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The first time it happens many caregivers find themselves choking back tears. They try a logical approach although they’ve long realized that logic is not effective when communicating with a person living with dementia. But to be accused of stealing your dad’s hearing aid? Your mom’s sweater? Read more →


Choosing an individual or a company to come into our home, or that of a vulnerable loved one, to provide assistance with anything from cleaning to personal services is never easy. We are giving an unknown person access to not only our property but to the safety of our loved one who may need care while we are not able to supervise. Choosing the right person or company should be done methodically, and education can help you ask the right questions. Read more →


The people we love and care for often reach a point where we can no longer be sole care providers and we need to look at options. This is painful because up to this point we’ve likely been partners in their care but haven’t had to make forceful decisions. Now, things have changed. Because so many people have a negative view of nursing homes, the idea of going to a care facility terrifies many older people and being the person to make this decision can be agony. Read more →


One of the most commonly asked questions about cognitive issues is “Is it Alzheimer’s or dementia?” The short answer is, Alzheimer’s is one type of dementia. According to the Alzheimer’s Association, “Dementia is a general term for loss of memory and other mental abilities severe enough to interfere with daily life. It is caused by physical changes in the brain.” Read more →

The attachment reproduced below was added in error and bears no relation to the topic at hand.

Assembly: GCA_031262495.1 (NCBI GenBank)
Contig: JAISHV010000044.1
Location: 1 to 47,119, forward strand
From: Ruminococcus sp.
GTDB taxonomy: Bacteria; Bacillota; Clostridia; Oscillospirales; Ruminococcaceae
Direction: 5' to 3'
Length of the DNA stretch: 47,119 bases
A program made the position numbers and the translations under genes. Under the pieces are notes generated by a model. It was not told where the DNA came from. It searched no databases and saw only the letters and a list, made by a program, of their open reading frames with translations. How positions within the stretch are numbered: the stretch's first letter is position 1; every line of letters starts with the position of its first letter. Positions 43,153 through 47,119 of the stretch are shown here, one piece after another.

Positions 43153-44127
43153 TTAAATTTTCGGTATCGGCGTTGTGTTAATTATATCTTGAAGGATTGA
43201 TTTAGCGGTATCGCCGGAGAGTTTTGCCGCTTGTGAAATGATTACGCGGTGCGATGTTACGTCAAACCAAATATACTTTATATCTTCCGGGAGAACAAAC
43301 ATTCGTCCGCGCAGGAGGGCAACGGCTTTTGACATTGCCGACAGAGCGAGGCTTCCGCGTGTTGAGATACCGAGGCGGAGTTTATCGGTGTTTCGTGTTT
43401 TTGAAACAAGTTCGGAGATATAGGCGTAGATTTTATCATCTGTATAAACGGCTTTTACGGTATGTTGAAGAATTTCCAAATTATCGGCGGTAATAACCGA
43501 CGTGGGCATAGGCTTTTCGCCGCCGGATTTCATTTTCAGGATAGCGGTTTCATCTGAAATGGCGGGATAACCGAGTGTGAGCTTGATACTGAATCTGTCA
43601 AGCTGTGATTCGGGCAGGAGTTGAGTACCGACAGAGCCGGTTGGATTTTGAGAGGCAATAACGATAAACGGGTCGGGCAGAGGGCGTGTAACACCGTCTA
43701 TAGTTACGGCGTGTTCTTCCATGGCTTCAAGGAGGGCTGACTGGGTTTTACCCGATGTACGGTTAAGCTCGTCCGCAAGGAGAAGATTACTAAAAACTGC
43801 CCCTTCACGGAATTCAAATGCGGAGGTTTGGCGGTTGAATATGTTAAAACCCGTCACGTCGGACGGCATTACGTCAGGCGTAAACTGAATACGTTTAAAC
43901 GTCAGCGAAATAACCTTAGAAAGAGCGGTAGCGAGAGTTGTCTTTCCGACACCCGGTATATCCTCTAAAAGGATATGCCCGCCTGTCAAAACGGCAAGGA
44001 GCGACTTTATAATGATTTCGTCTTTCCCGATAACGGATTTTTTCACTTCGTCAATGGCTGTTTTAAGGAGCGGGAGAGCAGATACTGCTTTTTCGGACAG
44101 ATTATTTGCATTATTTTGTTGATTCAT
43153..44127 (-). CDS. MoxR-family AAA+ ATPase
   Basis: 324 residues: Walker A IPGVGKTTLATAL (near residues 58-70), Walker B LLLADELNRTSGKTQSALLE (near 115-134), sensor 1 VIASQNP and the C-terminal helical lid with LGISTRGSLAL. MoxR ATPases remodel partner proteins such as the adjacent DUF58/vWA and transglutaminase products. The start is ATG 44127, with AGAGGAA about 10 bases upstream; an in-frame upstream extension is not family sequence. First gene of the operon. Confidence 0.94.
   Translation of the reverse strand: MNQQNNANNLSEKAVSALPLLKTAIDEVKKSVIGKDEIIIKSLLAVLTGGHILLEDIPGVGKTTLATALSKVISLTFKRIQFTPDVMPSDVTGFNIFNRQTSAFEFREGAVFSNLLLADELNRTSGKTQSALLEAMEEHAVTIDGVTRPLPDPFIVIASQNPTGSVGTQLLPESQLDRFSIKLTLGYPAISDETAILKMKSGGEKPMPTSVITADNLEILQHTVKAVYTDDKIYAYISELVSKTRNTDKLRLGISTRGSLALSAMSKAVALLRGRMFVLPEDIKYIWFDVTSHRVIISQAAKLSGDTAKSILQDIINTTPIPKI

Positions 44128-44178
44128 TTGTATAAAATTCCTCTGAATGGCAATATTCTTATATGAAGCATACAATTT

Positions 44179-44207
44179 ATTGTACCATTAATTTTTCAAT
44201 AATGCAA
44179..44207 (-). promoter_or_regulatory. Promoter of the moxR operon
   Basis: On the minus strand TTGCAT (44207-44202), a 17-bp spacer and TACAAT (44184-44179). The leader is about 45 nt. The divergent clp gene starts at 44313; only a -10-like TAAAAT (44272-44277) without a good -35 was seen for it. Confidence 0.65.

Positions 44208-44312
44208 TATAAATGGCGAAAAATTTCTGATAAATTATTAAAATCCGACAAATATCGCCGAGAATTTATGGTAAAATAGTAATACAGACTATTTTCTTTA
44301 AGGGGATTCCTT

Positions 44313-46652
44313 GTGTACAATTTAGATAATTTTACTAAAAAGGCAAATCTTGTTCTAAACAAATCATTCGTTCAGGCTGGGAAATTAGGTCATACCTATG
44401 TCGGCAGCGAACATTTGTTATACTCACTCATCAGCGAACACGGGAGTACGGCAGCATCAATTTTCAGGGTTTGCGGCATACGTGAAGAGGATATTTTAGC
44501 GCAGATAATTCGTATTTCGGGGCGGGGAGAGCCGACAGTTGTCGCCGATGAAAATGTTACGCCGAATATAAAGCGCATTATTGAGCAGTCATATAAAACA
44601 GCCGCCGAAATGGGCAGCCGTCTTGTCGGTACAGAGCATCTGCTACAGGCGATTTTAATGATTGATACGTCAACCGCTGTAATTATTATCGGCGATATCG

Increasingly, stress is considered a risk factor for dementia, particularly Alzheimer’s. Stress is also a risk factor for stroke and heart attack as well as a trigger for many diseases from arthritis to psoriasis. Obviously, limiting stress in our lives is a good idea. But how? Simply living what we call modern life seems to make stress the norm. Read more →


Most people are aware that transition to facility care may be hard on elders but many don’t realize that it can be hard on caregivers, too. We’ve tried our best but our best is no longer enough. Irrational as it may seem to others, at this stage we may feel like we’ve failed. Quite honestly, we may keep trying to do it alone far longer than we should.  Read more →


As you watch your parents or other beloved elders age, sometimes worry becomes inevitable. Should they have housing upgrades? Can they continue to live independently? Your intention isn’t to take over their lives, but you may genuinely want to start the conversation about possible future changes. How do you do this without causing a backlash? Read more →


Home care can be helpful in supporting individuals of all ages to safely live at home for as long as possible and/or to recover from an unexpected health crisis. Additionally, home care can be a welcome source of support when family members can no longer provide care alone. These care providers are available for anything from simple household chores and companionship to complex care. But what exactly is meant by the terms “home care” and “in-home care," and what will your insurance cover? Read more →


Older adults, even those who are healthy, have been enthusiastic about many of the services now offered that can make aging at home easier. For people with health issues or those who can no longer drive, these services may make the difference between aging at home and moving to a care facility. With some couples, one person may be the primary caregiver for the other, but often the caregiver has chronic health issues as well. With the help of these services, older adults can stay independent longer. Read more →


Caregivers are often isolated by the nature of their responsibilities. Some can’t leave home without arranging for someone to come and care for their loved one. Others are simply taxed to expend energy on friends no matter how lonely they may feel. So, how can you be a friend to an isolated caregiver? Read more →